Encourage the team to improve themselves and be more open by asking ‘open’ questions –why, when, how and what in relation to the different aspects of their work. Sometimes, even as a team leader, you will make mistakes, but rather than deny and repeat those mistakes, show some humility and admit your failures – but ensure that you learn from the experience. If you’re honest and humble enough to own up to your mistake, apologise to those affected, and work to avoid repeating your mistake, you will gain the respect of those you work with. Set a high bar for your team, believe in them, communicate that to them and you will be amazed at what they can achieve. Good luck!


xenconsultancy.com

Related Articles

  • Managing a winning team 

    Most businesses need staff to operate effectively and this means that those staff need to be managed. However, what does ‘managed’ really mean and how can the ‘business manager’ also be an effective manager of people?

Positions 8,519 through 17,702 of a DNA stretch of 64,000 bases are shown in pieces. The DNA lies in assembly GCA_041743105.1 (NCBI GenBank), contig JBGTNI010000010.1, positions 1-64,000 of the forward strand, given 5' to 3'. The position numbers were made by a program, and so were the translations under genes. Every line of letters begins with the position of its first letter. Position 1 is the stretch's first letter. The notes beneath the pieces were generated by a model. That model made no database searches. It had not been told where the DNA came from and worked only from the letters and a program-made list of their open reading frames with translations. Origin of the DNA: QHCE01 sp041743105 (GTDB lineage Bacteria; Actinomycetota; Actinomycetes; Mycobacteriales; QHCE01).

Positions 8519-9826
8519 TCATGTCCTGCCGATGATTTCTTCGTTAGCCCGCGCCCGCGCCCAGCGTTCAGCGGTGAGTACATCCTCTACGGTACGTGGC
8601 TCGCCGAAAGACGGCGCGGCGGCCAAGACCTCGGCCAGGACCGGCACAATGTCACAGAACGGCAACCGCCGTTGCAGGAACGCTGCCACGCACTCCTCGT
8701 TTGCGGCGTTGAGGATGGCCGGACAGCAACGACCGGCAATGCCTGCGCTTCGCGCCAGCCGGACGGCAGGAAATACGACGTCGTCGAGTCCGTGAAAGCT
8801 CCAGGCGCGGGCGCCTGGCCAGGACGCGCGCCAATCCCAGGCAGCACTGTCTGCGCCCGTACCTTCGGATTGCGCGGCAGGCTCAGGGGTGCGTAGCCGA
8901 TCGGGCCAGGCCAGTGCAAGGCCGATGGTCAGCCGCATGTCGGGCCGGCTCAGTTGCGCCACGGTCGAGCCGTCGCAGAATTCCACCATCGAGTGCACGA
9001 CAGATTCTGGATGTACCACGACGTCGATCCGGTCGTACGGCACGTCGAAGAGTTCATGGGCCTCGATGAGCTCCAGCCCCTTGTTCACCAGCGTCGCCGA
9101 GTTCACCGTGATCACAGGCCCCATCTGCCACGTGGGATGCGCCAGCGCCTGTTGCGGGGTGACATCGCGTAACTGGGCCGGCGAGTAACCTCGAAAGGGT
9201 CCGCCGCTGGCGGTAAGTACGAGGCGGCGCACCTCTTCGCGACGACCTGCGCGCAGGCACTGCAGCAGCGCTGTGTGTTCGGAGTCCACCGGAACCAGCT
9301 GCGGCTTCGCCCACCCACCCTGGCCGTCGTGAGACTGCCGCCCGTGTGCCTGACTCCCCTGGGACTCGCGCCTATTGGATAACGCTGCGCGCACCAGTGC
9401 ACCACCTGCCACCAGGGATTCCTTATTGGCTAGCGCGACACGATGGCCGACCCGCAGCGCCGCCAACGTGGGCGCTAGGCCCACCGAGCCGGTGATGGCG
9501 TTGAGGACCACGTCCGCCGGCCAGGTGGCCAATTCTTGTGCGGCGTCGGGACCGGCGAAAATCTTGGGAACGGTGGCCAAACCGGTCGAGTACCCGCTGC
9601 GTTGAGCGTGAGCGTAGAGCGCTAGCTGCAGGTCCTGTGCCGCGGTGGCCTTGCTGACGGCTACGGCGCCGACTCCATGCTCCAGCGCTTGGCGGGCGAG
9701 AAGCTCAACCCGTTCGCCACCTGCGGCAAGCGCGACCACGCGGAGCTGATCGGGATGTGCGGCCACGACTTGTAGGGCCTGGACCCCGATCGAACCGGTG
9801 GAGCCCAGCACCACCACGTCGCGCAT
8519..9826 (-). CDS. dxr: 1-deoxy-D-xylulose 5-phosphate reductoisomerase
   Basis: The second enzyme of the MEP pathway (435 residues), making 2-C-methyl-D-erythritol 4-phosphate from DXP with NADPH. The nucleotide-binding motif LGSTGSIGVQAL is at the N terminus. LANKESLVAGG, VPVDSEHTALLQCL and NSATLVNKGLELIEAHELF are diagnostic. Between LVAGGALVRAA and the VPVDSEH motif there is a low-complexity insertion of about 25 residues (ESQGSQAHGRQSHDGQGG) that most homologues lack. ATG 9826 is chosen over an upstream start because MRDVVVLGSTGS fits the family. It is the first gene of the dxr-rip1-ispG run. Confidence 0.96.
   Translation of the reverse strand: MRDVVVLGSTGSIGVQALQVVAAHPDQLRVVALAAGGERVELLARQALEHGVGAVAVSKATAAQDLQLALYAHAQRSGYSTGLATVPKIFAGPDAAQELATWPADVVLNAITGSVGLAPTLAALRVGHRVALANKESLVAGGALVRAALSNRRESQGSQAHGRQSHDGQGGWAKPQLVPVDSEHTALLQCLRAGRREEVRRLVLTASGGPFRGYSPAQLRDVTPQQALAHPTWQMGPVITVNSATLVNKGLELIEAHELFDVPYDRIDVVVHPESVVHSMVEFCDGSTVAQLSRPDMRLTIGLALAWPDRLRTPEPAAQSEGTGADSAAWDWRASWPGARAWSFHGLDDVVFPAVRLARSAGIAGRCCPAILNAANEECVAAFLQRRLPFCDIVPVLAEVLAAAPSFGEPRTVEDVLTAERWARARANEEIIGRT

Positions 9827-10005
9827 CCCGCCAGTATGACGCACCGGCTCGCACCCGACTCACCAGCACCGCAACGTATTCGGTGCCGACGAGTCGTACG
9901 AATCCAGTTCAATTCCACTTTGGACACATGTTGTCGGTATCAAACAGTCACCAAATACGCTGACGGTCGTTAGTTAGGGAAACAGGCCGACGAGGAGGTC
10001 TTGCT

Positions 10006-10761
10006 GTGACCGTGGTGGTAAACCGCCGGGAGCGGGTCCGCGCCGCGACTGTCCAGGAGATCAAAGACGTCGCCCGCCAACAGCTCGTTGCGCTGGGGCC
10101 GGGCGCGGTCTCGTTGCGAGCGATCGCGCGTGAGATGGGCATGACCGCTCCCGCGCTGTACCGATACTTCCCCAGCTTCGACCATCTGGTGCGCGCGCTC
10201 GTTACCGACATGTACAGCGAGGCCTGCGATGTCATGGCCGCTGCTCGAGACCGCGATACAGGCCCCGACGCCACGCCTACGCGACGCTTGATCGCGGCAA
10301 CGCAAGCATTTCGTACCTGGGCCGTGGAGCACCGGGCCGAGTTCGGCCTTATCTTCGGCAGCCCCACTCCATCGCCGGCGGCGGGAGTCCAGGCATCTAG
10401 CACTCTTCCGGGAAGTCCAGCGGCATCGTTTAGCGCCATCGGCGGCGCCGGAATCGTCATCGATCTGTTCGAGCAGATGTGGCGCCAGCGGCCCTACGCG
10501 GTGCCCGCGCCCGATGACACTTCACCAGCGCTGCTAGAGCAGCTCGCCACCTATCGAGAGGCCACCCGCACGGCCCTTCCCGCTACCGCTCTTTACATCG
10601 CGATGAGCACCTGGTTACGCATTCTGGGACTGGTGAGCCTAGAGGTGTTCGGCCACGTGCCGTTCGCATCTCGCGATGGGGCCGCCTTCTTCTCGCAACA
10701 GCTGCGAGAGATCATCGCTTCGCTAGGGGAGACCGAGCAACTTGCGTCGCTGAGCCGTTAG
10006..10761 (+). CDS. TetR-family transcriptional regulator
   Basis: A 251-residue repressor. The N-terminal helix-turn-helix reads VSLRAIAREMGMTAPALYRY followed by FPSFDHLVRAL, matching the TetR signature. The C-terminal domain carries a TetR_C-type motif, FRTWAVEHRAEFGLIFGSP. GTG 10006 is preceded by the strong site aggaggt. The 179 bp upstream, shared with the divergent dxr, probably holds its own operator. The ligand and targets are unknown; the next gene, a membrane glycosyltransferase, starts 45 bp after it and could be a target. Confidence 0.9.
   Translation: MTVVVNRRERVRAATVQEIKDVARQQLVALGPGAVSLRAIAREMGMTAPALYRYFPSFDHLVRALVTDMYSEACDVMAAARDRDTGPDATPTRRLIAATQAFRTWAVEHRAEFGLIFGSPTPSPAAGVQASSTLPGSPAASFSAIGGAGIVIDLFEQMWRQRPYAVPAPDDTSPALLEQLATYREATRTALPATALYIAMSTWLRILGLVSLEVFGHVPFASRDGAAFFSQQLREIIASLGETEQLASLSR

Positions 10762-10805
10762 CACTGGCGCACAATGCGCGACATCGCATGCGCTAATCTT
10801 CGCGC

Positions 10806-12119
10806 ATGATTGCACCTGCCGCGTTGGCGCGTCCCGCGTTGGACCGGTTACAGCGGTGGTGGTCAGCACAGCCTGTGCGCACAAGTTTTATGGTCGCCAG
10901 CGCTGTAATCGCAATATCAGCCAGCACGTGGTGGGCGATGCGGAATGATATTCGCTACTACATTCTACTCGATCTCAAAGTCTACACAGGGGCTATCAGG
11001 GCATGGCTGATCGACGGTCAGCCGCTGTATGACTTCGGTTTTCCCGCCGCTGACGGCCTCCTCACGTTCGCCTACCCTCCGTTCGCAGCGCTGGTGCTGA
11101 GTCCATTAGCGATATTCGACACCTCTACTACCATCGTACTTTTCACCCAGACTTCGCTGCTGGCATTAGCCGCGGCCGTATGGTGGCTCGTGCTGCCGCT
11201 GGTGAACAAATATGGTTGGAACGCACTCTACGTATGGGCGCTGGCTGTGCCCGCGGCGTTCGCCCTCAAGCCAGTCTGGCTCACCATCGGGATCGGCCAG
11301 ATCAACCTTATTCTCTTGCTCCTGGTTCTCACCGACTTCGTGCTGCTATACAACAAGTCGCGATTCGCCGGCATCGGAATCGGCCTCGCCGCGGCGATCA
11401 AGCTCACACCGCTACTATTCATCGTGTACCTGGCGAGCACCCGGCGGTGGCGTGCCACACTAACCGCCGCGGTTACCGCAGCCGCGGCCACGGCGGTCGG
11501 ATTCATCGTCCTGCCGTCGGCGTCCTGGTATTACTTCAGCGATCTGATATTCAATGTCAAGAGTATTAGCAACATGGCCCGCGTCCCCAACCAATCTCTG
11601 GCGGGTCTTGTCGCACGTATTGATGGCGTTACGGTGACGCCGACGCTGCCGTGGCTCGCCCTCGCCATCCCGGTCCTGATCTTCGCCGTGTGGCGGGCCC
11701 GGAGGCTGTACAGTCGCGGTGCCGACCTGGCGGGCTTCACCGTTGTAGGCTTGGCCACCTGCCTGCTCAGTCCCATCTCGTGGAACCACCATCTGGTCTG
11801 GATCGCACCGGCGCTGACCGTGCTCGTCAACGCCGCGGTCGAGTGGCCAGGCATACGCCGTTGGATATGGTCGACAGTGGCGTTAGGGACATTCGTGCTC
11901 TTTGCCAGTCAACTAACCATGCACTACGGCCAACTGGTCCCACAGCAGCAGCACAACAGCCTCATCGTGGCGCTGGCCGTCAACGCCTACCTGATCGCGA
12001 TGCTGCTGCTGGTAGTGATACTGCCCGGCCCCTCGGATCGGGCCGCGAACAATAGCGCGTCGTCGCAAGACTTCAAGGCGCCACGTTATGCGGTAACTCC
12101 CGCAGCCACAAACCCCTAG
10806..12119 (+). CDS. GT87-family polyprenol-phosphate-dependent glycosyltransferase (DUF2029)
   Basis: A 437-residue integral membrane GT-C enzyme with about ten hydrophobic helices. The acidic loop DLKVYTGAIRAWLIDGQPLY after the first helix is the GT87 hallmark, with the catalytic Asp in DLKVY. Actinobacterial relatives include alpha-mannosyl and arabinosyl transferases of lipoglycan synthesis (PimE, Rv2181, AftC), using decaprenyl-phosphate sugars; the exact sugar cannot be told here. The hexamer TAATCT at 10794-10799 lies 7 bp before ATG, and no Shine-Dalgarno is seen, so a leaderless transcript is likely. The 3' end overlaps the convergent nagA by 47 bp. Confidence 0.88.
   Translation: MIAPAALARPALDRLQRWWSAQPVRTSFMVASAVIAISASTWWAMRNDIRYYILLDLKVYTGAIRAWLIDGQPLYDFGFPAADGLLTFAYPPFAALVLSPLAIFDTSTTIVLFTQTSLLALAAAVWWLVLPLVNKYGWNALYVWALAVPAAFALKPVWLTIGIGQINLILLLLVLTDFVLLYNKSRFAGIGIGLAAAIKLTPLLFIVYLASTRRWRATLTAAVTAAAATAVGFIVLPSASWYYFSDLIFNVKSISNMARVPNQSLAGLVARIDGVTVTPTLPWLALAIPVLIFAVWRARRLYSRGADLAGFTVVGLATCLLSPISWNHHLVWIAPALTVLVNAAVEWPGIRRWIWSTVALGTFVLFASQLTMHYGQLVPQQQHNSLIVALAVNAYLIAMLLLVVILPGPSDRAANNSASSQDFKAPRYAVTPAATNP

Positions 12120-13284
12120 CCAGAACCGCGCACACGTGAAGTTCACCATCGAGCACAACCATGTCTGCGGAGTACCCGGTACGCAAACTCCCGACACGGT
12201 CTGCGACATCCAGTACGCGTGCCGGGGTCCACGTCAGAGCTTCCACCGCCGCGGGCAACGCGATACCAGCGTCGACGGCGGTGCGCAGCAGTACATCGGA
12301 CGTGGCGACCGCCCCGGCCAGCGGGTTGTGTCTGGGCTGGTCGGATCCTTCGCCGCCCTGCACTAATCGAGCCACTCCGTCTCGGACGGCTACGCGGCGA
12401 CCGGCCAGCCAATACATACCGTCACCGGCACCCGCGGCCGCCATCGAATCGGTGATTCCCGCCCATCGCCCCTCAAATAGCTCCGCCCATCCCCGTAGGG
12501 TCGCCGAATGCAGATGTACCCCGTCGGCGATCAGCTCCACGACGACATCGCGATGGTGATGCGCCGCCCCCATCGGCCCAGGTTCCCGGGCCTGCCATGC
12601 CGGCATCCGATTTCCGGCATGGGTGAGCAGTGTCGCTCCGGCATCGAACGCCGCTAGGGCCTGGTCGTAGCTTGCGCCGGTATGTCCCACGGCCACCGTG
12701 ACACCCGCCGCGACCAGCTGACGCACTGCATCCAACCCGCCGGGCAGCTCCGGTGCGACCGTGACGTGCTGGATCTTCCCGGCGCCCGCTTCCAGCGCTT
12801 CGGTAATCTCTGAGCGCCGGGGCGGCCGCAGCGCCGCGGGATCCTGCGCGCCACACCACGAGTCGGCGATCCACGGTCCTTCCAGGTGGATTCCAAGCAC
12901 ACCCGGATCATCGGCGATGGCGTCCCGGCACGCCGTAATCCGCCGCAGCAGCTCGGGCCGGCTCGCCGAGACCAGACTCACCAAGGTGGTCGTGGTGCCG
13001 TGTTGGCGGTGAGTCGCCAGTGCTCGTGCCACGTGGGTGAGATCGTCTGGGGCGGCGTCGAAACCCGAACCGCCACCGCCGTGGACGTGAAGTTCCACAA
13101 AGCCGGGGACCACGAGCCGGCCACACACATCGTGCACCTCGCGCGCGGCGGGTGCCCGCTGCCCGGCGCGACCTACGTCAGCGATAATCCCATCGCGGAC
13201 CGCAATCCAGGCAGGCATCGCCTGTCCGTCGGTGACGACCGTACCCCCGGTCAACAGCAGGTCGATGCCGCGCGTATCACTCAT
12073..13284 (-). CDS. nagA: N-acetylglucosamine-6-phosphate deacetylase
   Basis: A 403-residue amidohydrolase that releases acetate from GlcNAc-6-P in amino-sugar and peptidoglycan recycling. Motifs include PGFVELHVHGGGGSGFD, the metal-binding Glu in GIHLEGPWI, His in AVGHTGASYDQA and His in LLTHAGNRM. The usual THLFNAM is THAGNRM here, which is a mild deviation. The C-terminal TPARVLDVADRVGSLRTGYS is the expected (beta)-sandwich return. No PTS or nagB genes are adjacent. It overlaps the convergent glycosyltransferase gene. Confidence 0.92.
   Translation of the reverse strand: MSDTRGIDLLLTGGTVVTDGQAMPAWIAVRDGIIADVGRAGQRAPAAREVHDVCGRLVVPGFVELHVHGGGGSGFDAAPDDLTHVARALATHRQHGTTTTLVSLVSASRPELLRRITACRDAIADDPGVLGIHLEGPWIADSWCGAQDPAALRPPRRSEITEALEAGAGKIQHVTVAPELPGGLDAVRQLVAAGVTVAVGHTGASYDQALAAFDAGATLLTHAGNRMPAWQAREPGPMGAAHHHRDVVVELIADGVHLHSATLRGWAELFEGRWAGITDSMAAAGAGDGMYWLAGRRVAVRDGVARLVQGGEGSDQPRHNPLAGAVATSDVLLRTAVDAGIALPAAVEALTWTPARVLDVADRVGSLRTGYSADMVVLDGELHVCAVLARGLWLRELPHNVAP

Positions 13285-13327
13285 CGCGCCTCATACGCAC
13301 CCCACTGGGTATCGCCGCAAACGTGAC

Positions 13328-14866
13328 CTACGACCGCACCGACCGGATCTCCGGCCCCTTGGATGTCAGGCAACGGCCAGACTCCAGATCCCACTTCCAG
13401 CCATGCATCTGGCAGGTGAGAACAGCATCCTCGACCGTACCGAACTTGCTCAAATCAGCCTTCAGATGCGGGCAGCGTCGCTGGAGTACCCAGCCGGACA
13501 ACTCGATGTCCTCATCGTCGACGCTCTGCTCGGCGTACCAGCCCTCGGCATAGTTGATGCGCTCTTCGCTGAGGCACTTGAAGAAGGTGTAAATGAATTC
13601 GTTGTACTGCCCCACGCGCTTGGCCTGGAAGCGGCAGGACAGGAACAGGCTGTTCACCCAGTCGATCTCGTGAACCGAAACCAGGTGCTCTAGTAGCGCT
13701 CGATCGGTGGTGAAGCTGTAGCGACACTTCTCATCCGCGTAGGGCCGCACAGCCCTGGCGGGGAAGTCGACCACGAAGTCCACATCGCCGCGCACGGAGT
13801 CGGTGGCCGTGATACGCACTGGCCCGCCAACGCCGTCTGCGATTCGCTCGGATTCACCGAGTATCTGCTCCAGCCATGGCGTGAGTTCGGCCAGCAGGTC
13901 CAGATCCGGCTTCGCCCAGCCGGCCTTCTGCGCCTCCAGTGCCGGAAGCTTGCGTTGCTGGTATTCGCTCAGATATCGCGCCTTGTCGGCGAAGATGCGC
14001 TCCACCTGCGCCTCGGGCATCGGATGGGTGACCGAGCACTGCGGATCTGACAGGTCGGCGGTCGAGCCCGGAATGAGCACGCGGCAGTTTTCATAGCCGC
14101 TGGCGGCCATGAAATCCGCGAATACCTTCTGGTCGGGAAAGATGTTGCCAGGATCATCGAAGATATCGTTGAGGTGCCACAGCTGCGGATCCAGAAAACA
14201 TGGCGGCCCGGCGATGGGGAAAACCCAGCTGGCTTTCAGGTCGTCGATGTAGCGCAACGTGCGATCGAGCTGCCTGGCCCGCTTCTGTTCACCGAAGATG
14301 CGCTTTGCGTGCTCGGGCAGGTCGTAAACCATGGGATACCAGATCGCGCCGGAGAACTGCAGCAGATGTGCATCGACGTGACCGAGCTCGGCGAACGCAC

A good manager of staff should fully understand the roles and responsibilities of all of their team members, but ultimately, each of those team members should be better at doing their own jobs than the manager could. Secondly, the manager should be able to ‘get the best from the team they have and only change it when all other possibilities have failed’. In summary, the manager needs to know how to structure, manage and motivate his team to optimise their performance.

    Critical
    It is a well-known saying that people don’t quit their jobs, but they quit their bosses, but in reality this means that they left their job because it wasn’t enjoyable, or that their strengths weren’t being used or that they weren’t growing in their careers – and who is responsible for this – their manager.